In a recent column, I averred that the George Floyd death and protests-in-reaction represented a classic case of the powerful “us versus them” syndrome that is baked into the human brain.
Racism is a subset of this syndrome.
Floyd’s brother gave testimony this past week to Congress that was in effect a cry for help for the “thems” of our society. But what kind of help, and will it really help?
Try as we might, and must, racism is not going to be erased in short order, though I believe significant progress has been made since the 1960s, The percentage of blacks earning college degrees has quadrupled, and rigid housing segregation barriers have largely been torn down.
As a white country boy, I am obviously no expert on this topic, yet I am not clueless. As an aide to Gov. Jim Thompson in the 1980s, I was sent to impoverished, mostly African-American East St. Louis for three weeks, to investigate what level of vitality and capacity existed by which to jump-start a renewal. Not much, I found.
The poverty I saw in East St. Louis was not that of money, but a poverty of spirit, capacity, hope, and largely — not in all cases — dysfunctional families.
For generations now, neighborhoods without hope have been breeding grounds for gangs. The gangs serve social purposes not all that different in many ways from those of my college fraternity of yore. We all seek companionship, brotherhood, a sense of belonging, mutual support, social status, success.
Based on their difficult experiences with gangs in desperate neighborhoods, police — of whatever color — tend to develop, or so I think, us-versus-them attitudes toward gangs. The result is frustration, exasperation, anger toward the miscreants and, as we have seen, brutality at times.
I returned this past year to East St. Louis, to be on a panel to discuss urban-rural similarities. Since my time in the town in the early 1980s, the city has shrunk from 55,000 to 26,000, fewer than half as many residents. With big swaths of vacant land in the heart of town, the city gave the impression of abandonment. Because housing segregation had diminished since I was last in the city, apparently those who could have moved out, leaving the remainder with even less community leadership.
How to respond to the cries for help for desperate communities like East St. Louis?
The Us-es — probably including you and I — are willing to spend some money on the Thems, out of our church upbringing to support the poor — especially if there is also benefit for the Us-es. For example, increasing the educational achievement of the Thems will benefit the whole of our economy.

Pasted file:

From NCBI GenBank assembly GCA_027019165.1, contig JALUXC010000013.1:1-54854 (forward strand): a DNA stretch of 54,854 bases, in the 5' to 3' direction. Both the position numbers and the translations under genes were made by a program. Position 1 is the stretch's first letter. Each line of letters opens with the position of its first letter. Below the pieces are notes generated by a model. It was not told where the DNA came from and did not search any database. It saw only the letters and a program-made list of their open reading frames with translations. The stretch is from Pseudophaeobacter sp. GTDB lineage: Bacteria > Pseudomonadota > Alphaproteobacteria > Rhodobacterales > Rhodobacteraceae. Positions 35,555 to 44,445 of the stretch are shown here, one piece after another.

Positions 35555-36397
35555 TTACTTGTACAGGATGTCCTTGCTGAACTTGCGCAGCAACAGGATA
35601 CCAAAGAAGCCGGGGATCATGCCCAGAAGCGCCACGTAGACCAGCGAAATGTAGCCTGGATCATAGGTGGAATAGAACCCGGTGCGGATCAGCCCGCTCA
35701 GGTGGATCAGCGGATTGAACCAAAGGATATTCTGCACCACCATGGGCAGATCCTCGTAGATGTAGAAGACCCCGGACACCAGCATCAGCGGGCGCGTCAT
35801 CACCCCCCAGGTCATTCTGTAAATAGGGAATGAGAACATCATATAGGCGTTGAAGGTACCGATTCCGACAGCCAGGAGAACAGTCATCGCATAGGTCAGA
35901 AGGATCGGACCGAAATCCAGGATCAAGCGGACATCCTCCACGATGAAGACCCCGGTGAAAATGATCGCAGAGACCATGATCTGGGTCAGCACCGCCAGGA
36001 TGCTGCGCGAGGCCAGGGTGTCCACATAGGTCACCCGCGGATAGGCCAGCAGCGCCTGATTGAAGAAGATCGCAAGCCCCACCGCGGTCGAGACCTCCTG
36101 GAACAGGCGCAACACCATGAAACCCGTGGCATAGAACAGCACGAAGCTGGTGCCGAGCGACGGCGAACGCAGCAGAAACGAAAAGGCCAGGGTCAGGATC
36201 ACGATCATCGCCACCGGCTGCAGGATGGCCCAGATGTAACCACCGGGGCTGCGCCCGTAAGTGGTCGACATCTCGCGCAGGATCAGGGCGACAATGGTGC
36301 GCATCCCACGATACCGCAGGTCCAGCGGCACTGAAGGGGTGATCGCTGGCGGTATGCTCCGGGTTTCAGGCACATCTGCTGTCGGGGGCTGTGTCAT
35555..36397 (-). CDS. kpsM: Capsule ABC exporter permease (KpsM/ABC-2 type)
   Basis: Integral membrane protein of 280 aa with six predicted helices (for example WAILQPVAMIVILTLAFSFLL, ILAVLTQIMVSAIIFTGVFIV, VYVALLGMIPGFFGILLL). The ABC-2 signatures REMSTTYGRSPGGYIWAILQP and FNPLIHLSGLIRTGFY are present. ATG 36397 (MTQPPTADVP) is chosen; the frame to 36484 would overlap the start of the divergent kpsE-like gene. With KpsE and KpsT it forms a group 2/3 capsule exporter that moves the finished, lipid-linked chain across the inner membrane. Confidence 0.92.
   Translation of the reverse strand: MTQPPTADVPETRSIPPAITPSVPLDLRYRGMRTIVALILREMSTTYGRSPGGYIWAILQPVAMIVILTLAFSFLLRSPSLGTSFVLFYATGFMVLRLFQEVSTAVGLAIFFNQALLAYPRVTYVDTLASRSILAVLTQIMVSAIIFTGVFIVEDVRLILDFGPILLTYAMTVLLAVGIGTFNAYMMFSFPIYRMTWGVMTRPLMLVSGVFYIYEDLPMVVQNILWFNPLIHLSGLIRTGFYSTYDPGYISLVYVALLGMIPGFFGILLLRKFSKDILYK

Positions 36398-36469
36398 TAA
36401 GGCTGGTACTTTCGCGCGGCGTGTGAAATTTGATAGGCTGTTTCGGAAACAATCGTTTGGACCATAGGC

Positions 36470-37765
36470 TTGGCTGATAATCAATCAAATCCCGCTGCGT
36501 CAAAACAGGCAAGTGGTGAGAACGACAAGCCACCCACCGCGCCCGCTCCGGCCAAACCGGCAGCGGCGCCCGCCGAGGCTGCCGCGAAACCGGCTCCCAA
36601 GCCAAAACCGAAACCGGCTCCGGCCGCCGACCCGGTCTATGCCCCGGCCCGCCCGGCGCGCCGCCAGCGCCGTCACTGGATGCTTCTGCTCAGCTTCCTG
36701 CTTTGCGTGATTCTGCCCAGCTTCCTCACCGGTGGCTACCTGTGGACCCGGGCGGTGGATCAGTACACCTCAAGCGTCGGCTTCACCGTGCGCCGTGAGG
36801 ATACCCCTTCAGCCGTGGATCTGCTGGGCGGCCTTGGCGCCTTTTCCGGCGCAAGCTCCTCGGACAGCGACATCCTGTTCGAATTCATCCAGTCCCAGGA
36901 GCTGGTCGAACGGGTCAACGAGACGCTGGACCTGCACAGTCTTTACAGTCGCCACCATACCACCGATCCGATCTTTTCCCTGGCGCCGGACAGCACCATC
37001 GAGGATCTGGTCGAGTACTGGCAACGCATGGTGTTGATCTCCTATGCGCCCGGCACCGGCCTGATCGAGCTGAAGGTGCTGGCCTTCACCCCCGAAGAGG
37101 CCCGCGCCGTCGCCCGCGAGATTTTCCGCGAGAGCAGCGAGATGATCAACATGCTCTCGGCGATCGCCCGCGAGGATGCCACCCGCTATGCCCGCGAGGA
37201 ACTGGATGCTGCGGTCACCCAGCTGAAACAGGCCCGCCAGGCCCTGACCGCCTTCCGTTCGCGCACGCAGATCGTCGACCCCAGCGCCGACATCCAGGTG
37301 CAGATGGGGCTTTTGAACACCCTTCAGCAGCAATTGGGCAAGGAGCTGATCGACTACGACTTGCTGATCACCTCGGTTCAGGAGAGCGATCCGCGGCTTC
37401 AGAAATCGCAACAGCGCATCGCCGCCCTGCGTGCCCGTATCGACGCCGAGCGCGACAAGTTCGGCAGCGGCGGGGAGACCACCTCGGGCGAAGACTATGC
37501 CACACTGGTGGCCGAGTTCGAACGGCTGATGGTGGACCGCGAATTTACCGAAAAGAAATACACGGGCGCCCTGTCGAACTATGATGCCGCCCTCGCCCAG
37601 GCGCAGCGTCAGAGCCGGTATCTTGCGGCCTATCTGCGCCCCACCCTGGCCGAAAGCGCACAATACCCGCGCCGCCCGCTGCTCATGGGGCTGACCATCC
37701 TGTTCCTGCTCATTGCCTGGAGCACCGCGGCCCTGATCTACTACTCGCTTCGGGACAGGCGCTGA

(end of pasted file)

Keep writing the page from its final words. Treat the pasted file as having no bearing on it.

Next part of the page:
But money isn’t primarily the issue. The issue is dysfunctional subcultures. (I define culture as distinct patterns of behavior.)
The East St. Louis school district spend $16,000 per student in 2019. Just 2%(!) of high schoolers at East St. Louis were proficient in math in 2019; none exceeded proficiency. That means 98% of all students were basically failing math.
In contrast, near me, the mostly white/Asian-American Dunlap school district (suburban Peoria) spends $12,000 per pupil. Forty PERCENT of Dunlap students were proficient in math; 20% exceeded proficiency — way, way above state averages.
So, how do we transform underperforming subcultures into achievers? Wealthy whites would spend big money if they believed transformation could happen.
Cultures can change. For example, teen births in the U.S. are down from 61.8 per 1,000 females age 15-19 in 1990 to just 17.4 in 2018, the lowest ever recorded. Talk about an incredibly positive change in behavior patterns! Key factors in the trend appear to be less sex, use of more effective contraception and more information about pregnancy prevention are key factors.
Another tack would be to take youngsters out of toxic subcultures. I know a sharp, hard-working African-American mother who moved her four kids out of the wrong side of Peoria to a rural community, where they all seem to be thriving, and achieving.
I have another idea: The Oriental Academy of Child Development. As a condition of any welfare programs from which they benefit, parents would be required to attend classes taught by Korean and Chinese families on how to prepare your child for success.
Many African-American families might understandably be offended about learning of child development from whites. So, why not learn from other cultures “of color,” which are achieving even more than our dominant Caucasian culture? Indeed, white parents might benefit as well.
Cockamamie? Maybe. Why not try pilot projects to see?
We must think outside the box, or little if anything will change. Oh, sure, we can throw more money at the problem; that’s easy, but it apparently wouldn’t solve anything.
For many years, Jim Nowlan was a senior fellow and political science professor at the University of Illinois in Urbana-Champaign. He has worked for three unindicted governors and published a weekly newspaper in central Illinois.